We investigate the impact of the 2005–2007 cross-border bank takeovers in Ukraine – a country with poor institutional quality – on the performance of the target banks. Because acquirers targeted mainly larger, less-capitalised banks, we control for selection bias by combining propensity score matching and a difference-in-difference methodology. We find that the cost efficiency of the acquired banks improved after takeover (because of a decreased reliance on deposits), but that neither their profitability nor their loan market shares increased. Overall, our findings tally only piecemeal with the existing multi-country studies for transition economies. This argues in favour of additional single-country research.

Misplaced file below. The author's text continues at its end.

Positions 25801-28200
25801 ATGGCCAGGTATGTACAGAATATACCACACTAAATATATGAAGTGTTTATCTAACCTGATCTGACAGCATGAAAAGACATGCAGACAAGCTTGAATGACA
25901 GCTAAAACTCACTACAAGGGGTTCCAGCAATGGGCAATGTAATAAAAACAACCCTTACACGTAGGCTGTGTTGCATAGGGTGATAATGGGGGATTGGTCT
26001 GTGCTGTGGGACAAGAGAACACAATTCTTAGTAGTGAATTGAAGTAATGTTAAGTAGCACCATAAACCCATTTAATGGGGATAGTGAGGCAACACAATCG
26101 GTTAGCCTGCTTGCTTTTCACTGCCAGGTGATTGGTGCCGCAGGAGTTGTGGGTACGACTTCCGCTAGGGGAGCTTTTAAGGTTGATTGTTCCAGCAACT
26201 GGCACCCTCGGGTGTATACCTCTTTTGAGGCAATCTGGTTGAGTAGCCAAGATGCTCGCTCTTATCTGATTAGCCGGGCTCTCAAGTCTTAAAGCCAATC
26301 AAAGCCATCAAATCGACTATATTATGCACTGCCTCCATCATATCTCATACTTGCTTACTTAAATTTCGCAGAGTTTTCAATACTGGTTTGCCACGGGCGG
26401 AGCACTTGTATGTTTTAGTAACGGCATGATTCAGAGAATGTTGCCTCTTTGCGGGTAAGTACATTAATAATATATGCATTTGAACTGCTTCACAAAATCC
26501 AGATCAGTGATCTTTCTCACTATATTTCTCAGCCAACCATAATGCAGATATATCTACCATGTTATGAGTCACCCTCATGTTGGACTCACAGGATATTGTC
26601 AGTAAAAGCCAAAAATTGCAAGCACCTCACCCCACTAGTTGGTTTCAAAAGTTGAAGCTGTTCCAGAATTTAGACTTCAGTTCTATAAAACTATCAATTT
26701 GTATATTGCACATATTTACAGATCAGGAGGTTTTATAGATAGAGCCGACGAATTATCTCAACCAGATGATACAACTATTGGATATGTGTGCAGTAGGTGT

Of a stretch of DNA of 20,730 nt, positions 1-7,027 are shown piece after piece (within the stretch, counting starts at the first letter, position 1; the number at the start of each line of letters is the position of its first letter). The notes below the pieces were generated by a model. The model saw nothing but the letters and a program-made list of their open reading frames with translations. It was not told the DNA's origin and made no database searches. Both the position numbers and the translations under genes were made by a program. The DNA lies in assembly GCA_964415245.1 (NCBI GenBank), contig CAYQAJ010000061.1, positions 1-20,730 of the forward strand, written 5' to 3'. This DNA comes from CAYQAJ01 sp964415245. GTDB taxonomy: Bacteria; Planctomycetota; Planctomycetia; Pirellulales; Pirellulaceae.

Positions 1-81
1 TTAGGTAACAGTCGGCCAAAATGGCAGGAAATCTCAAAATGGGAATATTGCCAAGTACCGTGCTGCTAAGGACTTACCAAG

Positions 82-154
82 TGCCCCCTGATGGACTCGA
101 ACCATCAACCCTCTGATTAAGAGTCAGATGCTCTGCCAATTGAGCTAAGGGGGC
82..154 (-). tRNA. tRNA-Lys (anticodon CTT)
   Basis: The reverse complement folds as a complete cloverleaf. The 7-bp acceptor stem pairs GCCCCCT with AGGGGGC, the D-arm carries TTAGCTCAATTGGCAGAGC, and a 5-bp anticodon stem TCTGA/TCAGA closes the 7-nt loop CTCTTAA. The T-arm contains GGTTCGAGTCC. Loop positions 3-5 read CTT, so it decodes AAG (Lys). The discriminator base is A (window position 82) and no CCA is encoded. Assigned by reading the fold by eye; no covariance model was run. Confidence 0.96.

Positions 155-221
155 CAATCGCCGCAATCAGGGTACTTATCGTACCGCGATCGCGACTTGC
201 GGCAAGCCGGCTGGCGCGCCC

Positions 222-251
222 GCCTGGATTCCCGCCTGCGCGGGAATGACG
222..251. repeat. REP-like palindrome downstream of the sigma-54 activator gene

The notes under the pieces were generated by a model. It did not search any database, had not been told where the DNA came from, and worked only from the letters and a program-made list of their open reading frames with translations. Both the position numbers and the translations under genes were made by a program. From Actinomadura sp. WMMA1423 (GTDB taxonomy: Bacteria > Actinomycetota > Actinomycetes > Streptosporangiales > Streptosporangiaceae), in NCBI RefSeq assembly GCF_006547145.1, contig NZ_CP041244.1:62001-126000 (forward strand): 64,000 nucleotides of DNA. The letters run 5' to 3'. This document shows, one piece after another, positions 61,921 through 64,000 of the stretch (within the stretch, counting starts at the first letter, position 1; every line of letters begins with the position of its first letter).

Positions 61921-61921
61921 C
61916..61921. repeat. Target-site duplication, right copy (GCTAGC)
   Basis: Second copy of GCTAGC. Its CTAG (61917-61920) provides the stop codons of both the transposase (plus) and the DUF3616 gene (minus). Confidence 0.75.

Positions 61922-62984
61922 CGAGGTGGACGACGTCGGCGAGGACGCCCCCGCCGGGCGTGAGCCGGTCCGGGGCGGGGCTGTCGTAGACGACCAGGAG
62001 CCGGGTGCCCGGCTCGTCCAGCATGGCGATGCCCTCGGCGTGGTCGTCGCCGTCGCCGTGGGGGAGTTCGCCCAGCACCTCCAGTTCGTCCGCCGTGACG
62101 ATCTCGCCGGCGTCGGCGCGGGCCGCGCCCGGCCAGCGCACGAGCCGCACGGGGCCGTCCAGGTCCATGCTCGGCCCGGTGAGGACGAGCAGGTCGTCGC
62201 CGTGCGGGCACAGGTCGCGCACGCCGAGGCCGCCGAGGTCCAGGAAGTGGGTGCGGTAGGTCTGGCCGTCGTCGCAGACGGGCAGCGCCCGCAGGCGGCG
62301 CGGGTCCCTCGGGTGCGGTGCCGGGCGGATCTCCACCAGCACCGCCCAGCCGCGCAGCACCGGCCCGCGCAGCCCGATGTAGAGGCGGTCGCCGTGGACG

KEYWORDS: Cross-border takeovers, bank performance, weak institutions, selection bias

Ahunov, M., Van Hove, L. and M. Jegers, The impact of cross-border acquisitions on target banks’ performance in an institutionally poor environment: Ukraine’s takeover wave, Post-Communist Economies, Vol. 31, Nr. 3, 396-417

https://doi.org/10.1080/14631377.2018.1537739

Jana Gheuens

Gheuens, J.; Nagabhatla, N.; Perera, E.D.P. Disaster-Risk, Water Security Challenges and Strategies in Small Island Developing States (SIDS). Water 2019, 11, 637.​

 

Abstract